[Mailman-Users] Pipelining with Mailman?

Mark Sapiro msapiro at value.net
Tue Dec 12 01:44:21 CET 2006

matt at rocafella.org wrote:
>I have a question regarding pipelining, etc.  If my mailing list has 600
>subscribers from domain.com, will Mailman combined with my MTA (Postfix)
>pipeline all of these messages that are destined to the same domain?


>what I understand,  it will do this and send all of these messages with
>one unique Message ID, instead of 300 separate Message Id's.  This should
>reduce the likelihood that the remote mail server will filter my emails as
>spam.  Does this sound right?

First, all the messages sent by Mailman for one post will have the same
Message-Id: which will be the Message-Id: from the incoming post.

The messages will be sent from Mailman to Postfix in a number of SMTP
transactions, each of which will have one MAIL FROM command and either
one or many RCPT TO commands. The number of recipients per transaction
will be one if the list is personalized or if the delivery is VERP'd.
Otherwise, the number will be as many as possible up to SMTP_MAX_RCPTS
(default = 500).

The chunks of size SMTP_MAX_RCPTS are created by grouping the
recipients (which are in a hashed order to start with) by top level
domain. All .com addresses are in one group, .net and .org are in a
second group, .edu, .us and .ca are in a third group and all the rest
are in a fourth group. The chunks are created by pulling up to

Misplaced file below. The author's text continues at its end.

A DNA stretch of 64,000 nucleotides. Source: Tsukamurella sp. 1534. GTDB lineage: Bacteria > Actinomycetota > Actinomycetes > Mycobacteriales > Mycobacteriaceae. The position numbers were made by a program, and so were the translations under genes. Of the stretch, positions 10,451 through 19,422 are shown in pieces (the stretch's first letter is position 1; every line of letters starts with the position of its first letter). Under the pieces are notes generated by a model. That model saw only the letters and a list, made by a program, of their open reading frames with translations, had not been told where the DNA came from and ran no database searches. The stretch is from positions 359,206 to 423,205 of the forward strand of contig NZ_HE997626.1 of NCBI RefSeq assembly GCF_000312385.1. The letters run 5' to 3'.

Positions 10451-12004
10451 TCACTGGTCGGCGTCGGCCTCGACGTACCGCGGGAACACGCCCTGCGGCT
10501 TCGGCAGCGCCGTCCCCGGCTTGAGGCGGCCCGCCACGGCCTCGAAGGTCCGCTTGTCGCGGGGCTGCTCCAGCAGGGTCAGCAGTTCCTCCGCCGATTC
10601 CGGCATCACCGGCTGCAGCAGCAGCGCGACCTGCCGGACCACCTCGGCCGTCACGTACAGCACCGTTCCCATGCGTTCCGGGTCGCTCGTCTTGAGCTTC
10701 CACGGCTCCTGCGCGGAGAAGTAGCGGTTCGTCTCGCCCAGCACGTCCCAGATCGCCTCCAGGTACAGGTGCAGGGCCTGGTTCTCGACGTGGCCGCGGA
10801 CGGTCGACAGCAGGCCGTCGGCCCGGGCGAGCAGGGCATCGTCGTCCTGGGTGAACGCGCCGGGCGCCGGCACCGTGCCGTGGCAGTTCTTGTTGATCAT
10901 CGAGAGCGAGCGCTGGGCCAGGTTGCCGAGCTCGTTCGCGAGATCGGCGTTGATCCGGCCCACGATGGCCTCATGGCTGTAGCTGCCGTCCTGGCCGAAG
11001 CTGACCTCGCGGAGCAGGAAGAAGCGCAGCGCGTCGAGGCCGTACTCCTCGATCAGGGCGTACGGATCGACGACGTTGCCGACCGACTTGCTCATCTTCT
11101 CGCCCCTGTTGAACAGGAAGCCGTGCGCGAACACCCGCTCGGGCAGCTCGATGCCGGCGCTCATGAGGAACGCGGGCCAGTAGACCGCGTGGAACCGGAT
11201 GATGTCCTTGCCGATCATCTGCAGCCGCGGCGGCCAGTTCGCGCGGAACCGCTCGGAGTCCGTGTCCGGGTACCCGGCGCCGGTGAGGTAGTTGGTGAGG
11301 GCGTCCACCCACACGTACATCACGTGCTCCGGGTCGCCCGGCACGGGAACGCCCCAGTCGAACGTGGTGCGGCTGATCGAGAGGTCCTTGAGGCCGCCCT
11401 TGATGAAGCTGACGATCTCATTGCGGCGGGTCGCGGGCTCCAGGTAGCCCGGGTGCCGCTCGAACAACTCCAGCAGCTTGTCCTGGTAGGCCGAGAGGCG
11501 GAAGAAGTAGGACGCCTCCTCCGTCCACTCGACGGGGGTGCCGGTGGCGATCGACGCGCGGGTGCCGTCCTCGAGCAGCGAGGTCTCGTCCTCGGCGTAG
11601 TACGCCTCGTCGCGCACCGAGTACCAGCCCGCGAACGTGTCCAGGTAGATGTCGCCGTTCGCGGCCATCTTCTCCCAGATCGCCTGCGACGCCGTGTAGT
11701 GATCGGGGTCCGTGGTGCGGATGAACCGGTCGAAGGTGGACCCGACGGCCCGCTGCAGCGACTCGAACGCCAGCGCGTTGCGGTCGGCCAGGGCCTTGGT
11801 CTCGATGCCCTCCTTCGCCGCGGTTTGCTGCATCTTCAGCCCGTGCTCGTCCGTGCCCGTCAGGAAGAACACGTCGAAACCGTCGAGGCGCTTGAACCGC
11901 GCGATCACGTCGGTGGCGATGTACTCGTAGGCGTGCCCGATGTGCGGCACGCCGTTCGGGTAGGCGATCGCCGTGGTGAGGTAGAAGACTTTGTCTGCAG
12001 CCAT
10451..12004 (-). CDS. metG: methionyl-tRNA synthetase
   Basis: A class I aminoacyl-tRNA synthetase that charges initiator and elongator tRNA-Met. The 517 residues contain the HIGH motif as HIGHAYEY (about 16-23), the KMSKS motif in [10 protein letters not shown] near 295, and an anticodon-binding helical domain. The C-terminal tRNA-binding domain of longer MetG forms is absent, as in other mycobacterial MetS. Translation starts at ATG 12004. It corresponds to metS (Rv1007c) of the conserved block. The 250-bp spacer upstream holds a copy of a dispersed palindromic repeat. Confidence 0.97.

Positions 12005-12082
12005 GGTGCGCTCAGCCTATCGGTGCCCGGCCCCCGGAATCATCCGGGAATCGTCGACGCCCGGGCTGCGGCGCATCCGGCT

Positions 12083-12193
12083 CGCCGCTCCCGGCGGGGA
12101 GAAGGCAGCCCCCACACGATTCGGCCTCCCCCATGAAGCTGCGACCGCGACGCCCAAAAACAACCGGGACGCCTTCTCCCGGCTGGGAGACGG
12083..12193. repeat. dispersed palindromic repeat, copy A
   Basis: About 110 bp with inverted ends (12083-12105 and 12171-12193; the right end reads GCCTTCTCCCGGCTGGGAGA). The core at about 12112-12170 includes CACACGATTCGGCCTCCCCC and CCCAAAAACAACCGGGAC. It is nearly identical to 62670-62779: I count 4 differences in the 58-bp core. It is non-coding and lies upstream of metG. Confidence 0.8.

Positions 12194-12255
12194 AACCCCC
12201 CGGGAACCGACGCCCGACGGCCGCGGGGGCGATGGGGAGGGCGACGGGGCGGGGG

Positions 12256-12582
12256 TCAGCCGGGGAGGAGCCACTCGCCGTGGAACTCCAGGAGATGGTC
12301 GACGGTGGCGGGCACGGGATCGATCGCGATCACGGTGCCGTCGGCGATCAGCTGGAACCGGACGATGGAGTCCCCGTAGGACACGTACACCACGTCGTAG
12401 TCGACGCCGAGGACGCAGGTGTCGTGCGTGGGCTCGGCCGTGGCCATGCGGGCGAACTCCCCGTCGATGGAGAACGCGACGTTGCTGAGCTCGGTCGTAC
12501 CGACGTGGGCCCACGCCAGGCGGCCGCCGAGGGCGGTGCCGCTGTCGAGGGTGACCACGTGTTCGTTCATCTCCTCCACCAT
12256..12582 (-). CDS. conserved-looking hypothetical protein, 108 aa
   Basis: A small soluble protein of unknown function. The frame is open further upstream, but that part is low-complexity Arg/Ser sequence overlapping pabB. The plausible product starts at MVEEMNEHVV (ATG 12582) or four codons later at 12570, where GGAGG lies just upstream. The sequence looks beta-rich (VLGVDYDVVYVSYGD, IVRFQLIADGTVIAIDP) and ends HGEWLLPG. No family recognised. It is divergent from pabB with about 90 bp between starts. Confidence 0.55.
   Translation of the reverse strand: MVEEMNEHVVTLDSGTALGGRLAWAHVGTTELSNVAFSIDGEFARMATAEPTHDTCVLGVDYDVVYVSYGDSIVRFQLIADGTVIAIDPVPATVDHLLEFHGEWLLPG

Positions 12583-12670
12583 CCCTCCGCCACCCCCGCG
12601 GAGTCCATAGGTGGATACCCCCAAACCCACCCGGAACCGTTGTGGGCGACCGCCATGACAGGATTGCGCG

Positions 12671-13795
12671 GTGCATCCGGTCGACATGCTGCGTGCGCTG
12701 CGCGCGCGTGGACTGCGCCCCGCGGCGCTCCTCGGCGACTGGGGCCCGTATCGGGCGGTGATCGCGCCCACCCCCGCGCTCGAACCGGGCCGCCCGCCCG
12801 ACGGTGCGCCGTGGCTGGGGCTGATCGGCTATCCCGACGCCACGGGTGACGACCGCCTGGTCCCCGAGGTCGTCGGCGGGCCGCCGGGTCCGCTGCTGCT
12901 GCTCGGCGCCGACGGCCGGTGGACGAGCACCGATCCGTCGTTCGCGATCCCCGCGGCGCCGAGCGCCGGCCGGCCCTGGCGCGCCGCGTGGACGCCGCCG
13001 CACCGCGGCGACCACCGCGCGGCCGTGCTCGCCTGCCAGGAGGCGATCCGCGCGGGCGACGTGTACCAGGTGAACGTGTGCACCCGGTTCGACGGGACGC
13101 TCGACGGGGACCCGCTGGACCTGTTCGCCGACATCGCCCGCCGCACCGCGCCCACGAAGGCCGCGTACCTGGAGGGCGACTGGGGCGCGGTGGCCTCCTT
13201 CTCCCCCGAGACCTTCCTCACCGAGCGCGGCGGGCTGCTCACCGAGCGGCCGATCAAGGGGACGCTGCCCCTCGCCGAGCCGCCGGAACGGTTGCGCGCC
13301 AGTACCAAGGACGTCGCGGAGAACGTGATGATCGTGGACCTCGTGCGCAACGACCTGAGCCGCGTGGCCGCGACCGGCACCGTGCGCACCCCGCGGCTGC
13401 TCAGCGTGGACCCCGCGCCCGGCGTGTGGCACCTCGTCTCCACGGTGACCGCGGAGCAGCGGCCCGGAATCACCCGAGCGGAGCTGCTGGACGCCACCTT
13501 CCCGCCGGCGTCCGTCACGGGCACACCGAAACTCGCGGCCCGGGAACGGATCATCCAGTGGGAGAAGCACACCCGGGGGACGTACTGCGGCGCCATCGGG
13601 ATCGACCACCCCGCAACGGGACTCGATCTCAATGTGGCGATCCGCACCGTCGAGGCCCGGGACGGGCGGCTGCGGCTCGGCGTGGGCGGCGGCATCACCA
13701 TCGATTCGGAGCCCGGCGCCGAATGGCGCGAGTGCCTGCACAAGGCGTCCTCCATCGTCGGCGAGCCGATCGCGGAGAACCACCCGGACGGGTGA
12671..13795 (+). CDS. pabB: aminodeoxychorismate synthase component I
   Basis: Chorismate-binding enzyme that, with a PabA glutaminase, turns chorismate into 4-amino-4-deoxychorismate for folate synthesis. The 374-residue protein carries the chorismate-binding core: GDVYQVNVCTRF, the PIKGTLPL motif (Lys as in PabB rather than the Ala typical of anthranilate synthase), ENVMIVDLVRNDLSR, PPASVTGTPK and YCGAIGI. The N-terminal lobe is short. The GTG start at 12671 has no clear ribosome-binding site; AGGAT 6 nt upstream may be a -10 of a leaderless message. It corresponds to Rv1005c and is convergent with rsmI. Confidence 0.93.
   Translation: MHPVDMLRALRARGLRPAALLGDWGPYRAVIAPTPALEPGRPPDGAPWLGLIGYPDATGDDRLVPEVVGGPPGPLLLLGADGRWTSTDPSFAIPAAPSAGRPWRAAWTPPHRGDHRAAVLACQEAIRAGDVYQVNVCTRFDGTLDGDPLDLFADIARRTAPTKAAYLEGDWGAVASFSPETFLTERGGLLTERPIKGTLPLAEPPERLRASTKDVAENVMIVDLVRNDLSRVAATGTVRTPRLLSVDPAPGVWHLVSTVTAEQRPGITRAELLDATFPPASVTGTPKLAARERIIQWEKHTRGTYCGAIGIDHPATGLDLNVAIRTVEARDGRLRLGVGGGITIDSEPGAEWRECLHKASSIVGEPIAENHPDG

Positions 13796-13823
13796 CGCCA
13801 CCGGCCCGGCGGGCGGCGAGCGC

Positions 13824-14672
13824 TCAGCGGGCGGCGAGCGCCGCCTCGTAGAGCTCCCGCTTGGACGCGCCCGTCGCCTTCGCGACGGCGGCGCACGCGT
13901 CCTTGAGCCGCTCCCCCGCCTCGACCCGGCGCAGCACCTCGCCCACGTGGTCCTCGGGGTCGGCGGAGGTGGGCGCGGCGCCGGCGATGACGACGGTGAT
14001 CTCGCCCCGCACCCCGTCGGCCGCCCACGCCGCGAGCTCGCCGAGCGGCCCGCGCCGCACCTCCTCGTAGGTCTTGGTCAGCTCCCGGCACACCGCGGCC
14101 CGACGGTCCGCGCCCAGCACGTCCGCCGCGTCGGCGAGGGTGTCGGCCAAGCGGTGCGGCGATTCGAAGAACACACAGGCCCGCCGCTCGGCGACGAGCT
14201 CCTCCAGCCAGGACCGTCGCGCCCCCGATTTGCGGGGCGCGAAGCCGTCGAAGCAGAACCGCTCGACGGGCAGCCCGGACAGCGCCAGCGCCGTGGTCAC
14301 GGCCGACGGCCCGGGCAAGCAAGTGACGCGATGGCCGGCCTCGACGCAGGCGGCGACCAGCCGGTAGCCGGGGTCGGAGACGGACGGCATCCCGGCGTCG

SMTP_MAX_RCPTS addresses from a group until it's empty.

Thus, depending on list size and SMTP_MAX_RCPTS, a chunk may or may not
contain all or most of the addresses in a given domain - top level
domains are grouped, but fully qualified domains are not grouped
within the top level.

Once a particular chunk is delivered to the MTA (Postfix), the MTA will
normally group all the recipients of that chunk by receiving domain
and send one transaction to the receiving domain containing all the
recipients from that chunk in that domain. The MTA will not group
recipients from the same domain from two different chunks, as it
doesn't know that the message content of two chunks is the same.

>I am basing my argument that we need to
>switch to Mailman on the fact that the old script takes ages (several
>hours) and that it is more likely to get us blacklisted because of the
>method of sending mail that it uses.

Mailman/Postfix should certainly be able to improve significantly on
the 'several hours'. Whether the receiving domain's getting one or a
few messages with several recipients each vs. a bunch of individual
messages is more or less likely to trigger the receiving domain's
blacklisting is something that probably depends on the receiving
domain and something that the receiving domain might consider a secret.

Mark Sapiro <msapiro at value.net>       The highway is for gamblers,
San Francisco Bay Area, California    better use your sense - B. Dylan

More information about the Mailman-Users mailing list